Sunday, July 10, 2016


Walking along the beach, I came upon a most unusual find. A gnarled tree trunk intertwined with roots had drifted in with the tide, the largest piece of driftwood that I have ever seen along this coastline.

Driftwood is perfectly named. Propelled by winds, waves and tides, it is wood that drifts in the currents and washes up on the beach. Sometimes it provides shelter for birds and plants or becomes the foundation for sand dunes.

For me, the driftwood became a metaphor for a mid-July state of mind.

The start of summer brought with it a frenzy of activities. But by the middle of summer, like the driftwood, many of us yearn for unstructured time to just float along with no sense of direction. We crave escape, to hide from humanity for just a little while.

I identify these feelings when my creativity starts to wane. The words jumble together in my mind, and I have to push and pull them into meaning. I know I’m burning out, and I have to get away.

For our vacation, my husband and I head to New Hampshire and the sanctuary of the White Mountains. Like the sea, the mountains are a very spiritual place.

The pilgrimage reminds me of the biblical passage when Jesus withdraws from the crowds. In Luke 9:28, the evangelist tells us that “He … went up onto a mountain to pray.”

St. Augustine wrote that “the thought of You (God) stirs us so deeply ... our hearts find no peace until they rest in You.”

It is this peace my soul seeks.

I never tire of gazing at the mountains and listening to the surge of ice-cold streams tumbling down the cliffs.

I know this particular part of New Hampshire so well that I am no longer a tourist. Every turn in the road is familiar, and the wind in the pines a wordless prayer.

Reading in this idyllic spot, I find harbor in other seekers’ words; but for one week I resist the urge to string my own words together. My mind will lie fallow in order to replenish itself.

By the end of the week, however, my thoughts turn toward home. I feel that familiar ache for Fogland and the rush and rhythm of the waves.

“Men go abroad to wonder at the heights of mountains, at the huge waves of the sea, at the long courses of the rivers, at the vast compass of the ocean, at the circular motions of the stars, and they pass by themselves without wondering,” wrote St. Augustine. 

We are spiritual seekers on a quest filled with wonder. The place to begin the journey is within. 

Tuesday, May 17, 2016

'It's so good to be back'

Tightly furled leaves long to burst.

Every summer I reread “The Country of the Pointed Firs” by Sarah Orne Jewett. The first chapter, “The Return,” best explains what it means to return to a much-loved place after an absence. She writes:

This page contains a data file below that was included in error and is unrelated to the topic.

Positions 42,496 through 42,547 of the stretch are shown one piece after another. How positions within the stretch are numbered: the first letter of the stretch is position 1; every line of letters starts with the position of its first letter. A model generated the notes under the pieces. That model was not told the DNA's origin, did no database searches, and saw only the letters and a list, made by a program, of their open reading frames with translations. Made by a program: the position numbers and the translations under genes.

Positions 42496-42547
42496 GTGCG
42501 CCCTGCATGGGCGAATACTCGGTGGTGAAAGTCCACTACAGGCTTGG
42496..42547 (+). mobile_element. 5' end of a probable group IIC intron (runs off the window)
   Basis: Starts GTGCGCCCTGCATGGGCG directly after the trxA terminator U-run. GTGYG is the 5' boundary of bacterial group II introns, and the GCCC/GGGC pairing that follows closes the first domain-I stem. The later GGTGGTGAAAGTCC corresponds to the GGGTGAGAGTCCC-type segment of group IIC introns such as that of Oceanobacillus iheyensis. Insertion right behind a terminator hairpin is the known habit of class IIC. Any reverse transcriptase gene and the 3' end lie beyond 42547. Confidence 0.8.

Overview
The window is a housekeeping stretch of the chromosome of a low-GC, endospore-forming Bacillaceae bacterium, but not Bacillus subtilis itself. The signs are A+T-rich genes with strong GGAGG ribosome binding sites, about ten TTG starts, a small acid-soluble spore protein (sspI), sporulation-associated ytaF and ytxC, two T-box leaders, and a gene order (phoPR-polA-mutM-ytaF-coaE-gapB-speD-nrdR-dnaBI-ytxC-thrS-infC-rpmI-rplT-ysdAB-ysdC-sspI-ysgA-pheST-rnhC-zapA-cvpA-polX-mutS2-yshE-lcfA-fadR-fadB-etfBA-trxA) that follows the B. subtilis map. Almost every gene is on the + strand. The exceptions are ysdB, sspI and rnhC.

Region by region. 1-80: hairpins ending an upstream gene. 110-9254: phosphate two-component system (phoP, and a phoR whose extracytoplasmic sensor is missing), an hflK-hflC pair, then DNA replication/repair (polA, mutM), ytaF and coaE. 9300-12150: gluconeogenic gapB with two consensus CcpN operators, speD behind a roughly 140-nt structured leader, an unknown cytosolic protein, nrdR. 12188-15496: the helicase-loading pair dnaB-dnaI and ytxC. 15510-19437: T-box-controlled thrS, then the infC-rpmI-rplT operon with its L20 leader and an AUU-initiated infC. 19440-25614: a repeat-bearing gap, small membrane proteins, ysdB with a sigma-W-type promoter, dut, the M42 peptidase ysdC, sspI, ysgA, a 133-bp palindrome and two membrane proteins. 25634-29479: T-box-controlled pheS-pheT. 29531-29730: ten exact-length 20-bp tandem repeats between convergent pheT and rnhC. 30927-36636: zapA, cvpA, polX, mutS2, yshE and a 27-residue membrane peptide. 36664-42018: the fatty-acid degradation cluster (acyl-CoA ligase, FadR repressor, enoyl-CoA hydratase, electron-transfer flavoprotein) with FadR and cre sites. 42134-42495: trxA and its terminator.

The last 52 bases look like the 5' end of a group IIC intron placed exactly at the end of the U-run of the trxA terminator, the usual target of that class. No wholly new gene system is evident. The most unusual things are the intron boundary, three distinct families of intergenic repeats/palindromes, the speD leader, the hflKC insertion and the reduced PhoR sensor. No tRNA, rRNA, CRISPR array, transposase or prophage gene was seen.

“There was something about the coast town … which made it seem more attractive than other maritime villages … Perhaps it was the simple fact of acquaintance with that neighborhood which made it so attaching, and gave such interest to the rocky shore … and the few houses which seemed to be securely wedged and tree-nailed in among the ledges… These houses made the most of the seaward view … the small-paned high windows in the peaks of their steep gables were like knowing eyes that watched the harbor and the far sea-line beyond, or looked northward all along the shore … When one really knows a village like this and its surroundings, it is like becoming acquainted with a single person. The process of falling in love at first sight is as final as it is swift in such a case, but the growth of true friendship may be a lifelong affair.”

It is the beginning of the long-awaited season at Fogland; and like other summer residents, my pulse quickens as I come home again. The shimmering Sakonnet, the well-kept cottages, and the sleeping summer house – all welcome us. Over and over again, we say to each other, “It’s so good to be back.”

Yet, there is much work to do. The summer house has been in a state of hibernation for nearly six months, and it is time for it to be reawakened.

We call in the plumber who climbs inside the well house and installs a new pump, and like the rhythmic beating of a heart circulating blood through veins, it sends the water coursing through the pipes. One frigid year the pipes burst, and the rooms were flooded. Consequently, we hold our breath until we learn that the old piping has survived another year.

Throughout the winter, we worried about the roof. We remembered what had happened some years ago when the ceiling had fallen into the living room, and we had to hire a carpenter to fix the roof, as well as put up a new ceiling. But this year, outside of some cobwebs, the summer house is intact.